Do any of you use Docker (or anything similar) for feature testing? What would you say are the pros & cons of one of these apps?

At TestBash Autumn we had a fantastic Panel Discussion with experts in Driving a Culture of Quality, they are: @parveenkhan , @fullsnacktester and @c32hedge .

During the lively discussion, a lot of questions were asked by the audience and a lot didn’t’ quite make it live.

One of those questions came from @karenlewis :

Do any of you use Docker (or anything similar) for feature testing? What would you say are the pros/cons of one of these apps?

How about you? What would you say?

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I’ve used Docker in a lot of projects, and the biggest benefit in my experience?

Just how much it works/ doesn't on my machine is removed. With Docker I can run for example a Node application, without having to install and configure it myself.

Being able to to have people working in the same setup removes a lot of friction and chances for subtle configuration issues. If you are using that same docker image to build your application in different environments, you can be extra sure they’ll be the same. And any effort to change it benefits more than one person.

In terms of drawbacks, it is yet another thing to learn and manage.

But it’s far better to put the effort into defining something once, that you can use for local development, testing, and your production environments.

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100% @flynnbops answer. It removes hurdles and creates consistency between different phases of software development.

By the way, it’s not about Docker the tool, it’s about containers, the technology.

When it comes to testing with containers it adds a little complexity to the process. In addition to worry about branches (git) when testing locally, you now have to make sure all the containers are running their respective services and each is working.

For example you might be testing a new feature in a container on your local machine but you can’t see the changes. You have the tight branch checked out. What could be the problem? Well did you restart the right service? Are there other dependencies that are working / updated?

So it adds complexity there. It also can add complexity in terms of debugging things. Like if you were accustomed to seeing logs in your terminal, those might now be buried inside the terminal of an individual container. You’ll have to figure out how to inspect those logs to find your problem.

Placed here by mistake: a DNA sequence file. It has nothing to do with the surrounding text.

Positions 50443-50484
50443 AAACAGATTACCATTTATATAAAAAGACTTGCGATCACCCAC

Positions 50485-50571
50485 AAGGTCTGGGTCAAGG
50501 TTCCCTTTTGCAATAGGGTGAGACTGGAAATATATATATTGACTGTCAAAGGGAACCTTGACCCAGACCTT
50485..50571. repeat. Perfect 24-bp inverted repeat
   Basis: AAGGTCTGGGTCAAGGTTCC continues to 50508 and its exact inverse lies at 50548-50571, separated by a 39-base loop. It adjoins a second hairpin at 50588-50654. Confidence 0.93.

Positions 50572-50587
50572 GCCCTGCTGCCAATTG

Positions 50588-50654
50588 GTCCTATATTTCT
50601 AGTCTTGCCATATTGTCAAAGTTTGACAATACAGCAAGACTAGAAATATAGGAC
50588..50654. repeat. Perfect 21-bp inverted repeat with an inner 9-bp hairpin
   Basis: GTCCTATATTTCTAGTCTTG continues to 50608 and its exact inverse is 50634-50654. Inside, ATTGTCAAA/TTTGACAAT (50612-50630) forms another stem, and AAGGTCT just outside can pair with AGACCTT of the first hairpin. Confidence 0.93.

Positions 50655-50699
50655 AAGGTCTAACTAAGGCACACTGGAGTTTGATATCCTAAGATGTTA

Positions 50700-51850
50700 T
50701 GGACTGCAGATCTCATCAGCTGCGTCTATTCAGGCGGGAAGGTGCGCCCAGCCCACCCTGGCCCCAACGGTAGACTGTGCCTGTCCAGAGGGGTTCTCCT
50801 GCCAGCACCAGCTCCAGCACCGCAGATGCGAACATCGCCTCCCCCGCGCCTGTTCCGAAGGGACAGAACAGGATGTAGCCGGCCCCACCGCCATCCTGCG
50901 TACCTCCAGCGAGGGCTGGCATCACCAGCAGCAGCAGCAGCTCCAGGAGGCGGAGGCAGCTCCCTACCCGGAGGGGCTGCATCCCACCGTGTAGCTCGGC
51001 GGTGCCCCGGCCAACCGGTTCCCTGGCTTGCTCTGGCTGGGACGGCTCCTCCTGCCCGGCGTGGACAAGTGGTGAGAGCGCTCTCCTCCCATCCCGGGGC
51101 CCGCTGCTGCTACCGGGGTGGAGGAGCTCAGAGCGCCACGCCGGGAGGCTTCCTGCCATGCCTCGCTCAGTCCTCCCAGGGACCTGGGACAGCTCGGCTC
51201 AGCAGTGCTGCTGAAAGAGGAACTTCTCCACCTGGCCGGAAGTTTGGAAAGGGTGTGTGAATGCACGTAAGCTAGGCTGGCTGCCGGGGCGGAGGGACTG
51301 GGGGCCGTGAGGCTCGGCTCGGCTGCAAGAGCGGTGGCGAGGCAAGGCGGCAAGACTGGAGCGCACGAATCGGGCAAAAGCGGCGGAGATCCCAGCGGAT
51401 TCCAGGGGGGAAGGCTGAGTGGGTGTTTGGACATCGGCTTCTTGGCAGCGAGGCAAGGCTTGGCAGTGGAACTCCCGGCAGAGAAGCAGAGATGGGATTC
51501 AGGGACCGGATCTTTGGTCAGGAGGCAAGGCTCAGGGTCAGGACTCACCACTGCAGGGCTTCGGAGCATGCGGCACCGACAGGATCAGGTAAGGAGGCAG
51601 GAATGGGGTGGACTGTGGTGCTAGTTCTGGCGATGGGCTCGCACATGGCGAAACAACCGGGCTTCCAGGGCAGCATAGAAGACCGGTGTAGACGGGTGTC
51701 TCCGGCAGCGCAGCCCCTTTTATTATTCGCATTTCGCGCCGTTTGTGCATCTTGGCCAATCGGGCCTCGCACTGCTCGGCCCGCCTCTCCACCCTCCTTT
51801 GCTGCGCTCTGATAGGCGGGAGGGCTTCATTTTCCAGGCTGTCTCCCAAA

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As usual a great point from Chris! That gets to the core point

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I haven’t had a chance to try containers yet, but I think we’re moving in that direction. Helps that nowadays I think they can coexist with VM software, which we currently use a lot.

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Containers make it easier to model production environments for realistic integration testing. You can deploy containers identical to production with the same base OS, dependencies, etc.

That’s the real advantage of containers, and you can easily “swap” them out.

If you you have an architecture that looks like

[App A] ----> [ Service B] -----> [Service C]

you can swap out App A or any service with a newer version and still maintain most of your tests for the rest of the chain

[App A] ----> [ New Service B] -----> [Service C]

(As long as it’s not a major change which would require to also swap out other containers with new code in either A or C)

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This is a good topic, but could be expanded on to consider how you utilize docker / containers in your testing. I wrote a post some years ago on a different aspect of using containers for testing. I think it is more normal/popular now than when I first posed the question as you can find more articles online around this topic if you search around.

On the questions posed in this thread,

pros of dockerizing your tests: self contained, and hopefully more repeatable deployment of test and test runs; ease of deployment of tests if you have docker infra in place

cons: more work to design the setup if not familiar with docker

and if I wasn’t considering docker, my next thought would be how could I manage the test codebase and infra via something like vagrant or terraform.

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Your article seems to be about containerizing your automated tests, right? I agree that’s a worthwhile thing to do.

However I separate that from other testing activities which you might do against containerized applications.

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Your article seems to be about containerizing your automated tests, right? […] However I separate that from other testing activities which you might do against containerized applications.

Correct, about my article. However, in the context of this thread, how folks would be testing an application or service (or overall the system under test (SUT)) that is containerized, you could further containerize the testing pipeline by containerizing the test codebase / test infrastructure, such that the only thing not containerized in the test pipeline is the executor, which could be CI, jenkins, a script, etc. Although for case like jenkins, that could also just run from a container that you then use to run job to trigger the tests (running in another container) to test the application running in yet another container container.

As for why consider doing that? The pros & cons are already mentioned in my previous comment.

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